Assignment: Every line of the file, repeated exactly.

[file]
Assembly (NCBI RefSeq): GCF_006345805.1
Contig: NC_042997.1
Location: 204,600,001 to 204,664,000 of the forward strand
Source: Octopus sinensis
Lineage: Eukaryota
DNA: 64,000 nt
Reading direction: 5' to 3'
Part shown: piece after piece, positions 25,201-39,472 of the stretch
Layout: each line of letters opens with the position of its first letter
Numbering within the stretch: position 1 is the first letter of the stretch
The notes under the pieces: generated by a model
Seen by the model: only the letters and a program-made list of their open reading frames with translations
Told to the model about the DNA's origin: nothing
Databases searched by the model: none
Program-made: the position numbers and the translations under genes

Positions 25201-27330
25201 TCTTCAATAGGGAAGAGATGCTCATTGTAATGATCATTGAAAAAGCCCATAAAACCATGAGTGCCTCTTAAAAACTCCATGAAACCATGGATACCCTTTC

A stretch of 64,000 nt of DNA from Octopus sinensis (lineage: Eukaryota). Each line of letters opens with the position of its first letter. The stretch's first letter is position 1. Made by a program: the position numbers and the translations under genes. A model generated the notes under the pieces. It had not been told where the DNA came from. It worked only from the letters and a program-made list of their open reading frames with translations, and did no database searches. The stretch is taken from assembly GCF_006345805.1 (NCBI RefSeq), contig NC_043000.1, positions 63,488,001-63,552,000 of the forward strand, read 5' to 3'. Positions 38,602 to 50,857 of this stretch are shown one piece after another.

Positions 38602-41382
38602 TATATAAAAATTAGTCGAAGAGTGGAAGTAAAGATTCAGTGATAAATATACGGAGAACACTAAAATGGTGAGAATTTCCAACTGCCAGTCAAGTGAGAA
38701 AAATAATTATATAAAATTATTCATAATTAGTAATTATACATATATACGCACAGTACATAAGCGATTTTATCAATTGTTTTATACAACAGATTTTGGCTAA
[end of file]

Assembly (NCBI RefSeq): GCF_006345805.1
Contig: NC_042997.1
Location: 204,600,001 to 204,664,000 of the forward strand
Source: Octopus sinensis
Lineage: Eukaryota
DNA: 64,000 nt
Reading direction: 5' to 3'
Part shown: piece after piece, positions 25,201-39,472 of the stretch
Layout: each line of letters opens with the position of its first letter
Numbering within the stretch: position 1 is the first letter of the stretch
The notes under the pieces: generated by a model
Seen by the model: only the letters and a program-made list of their open reading frames with translations
Told to the model about the DNA's origin: nothing
Databases searched by the model: none
Program-made: the position numbers and the translations under genes

Positions 25201-27330
25201 TCTTCAATAGGGAAGAGATGCTCATTGTAATGATCATTGAAAAAGCCCATAAAACCATGAGTGCCTCTTAAAAACTCCATGAAACCATGGATACCCTTTC

A stretch of 64,000 nt of DNA from Octopus sinensis (lineage: Eukaryota). Each line of letters opens with the position of its first letter. The stretch's first letter is position 1. Made by a program: the position numbers and the translations under genes. A model generated the notes under the pieces. It had not been told where the DNA came from. It worked only from the letters and a program-made list of their open reading frames with translations, and did no database searches. The stretch is taken from assembly GCF_006345805.1 (NCBI RefSeq), contig NC_043000.1, positions 63,488,001-63,552,000 of the forward strand, read 5' to 3'. Positions 38,602 to 50,857 of this stretch are shown one piece after another.

Positions 38602-41382
38602 TATATAAAAATTAGTCGAAGAGTGGAAGTAAAGATTCAGTGATAAATATACGGAGAACACTAAAATGGTGAGAATTTCCAACTGCCAGTCAAGTGAGAA
38701 AAATAATTATATAAAATTATTCATAATTAGTAATTATACATATATACGCACAGTACATAAGCGATTTTATCAATTGTTTTATACAACAGATTTTGGCTAA